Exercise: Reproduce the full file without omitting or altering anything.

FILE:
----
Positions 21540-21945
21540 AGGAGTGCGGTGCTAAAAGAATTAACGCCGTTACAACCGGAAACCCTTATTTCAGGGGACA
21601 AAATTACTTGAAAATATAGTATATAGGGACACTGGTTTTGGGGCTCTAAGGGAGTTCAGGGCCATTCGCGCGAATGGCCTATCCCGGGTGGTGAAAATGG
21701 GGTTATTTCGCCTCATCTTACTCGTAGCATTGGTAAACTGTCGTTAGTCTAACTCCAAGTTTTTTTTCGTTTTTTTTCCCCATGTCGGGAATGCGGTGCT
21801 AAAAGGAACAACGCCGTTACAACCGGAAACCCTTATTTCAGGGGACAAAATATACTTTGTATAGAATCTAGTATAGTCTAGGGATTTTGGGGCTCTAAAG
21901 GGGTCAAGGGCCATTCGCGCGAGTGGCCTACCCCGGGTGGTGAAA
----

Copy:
Positions 21540-21945
21540 AGGAGTGCGGTGCTAAAAGAATTAACGCCGTTACAACCGGAAACCCTTATTTCAGGGGACA
21601 AAATTACTTGAAAATATAGTATATAGGGACACTGGTTTTGGGGCTCTAAGGGAGTTCAGGGCCATTCGCGCGAATGGCCTATCCCGGGTGGTGAAAATGG
21701 GGTTATTTCGCCTCATCTTACTCGTAGCATTGGTAAACTGTCGTTAGTCTAACTCCAAGTTTTTTTTCGTTTTTTTTCCCCATGTCGGGAATGCGGTGCT
21801 AAAAGGAACAACGCCGTTACAACCGGAAACCCTTATTTCAGGGGACAAAATATACTTTGTATAGAATCTAGTATAGTCTAGGGATTTTGGGGCTCTAAAG
21901 GGGTCAAGGGCCATTCGCGCGAGTGGCCTACCCCGGGTGGTGAAA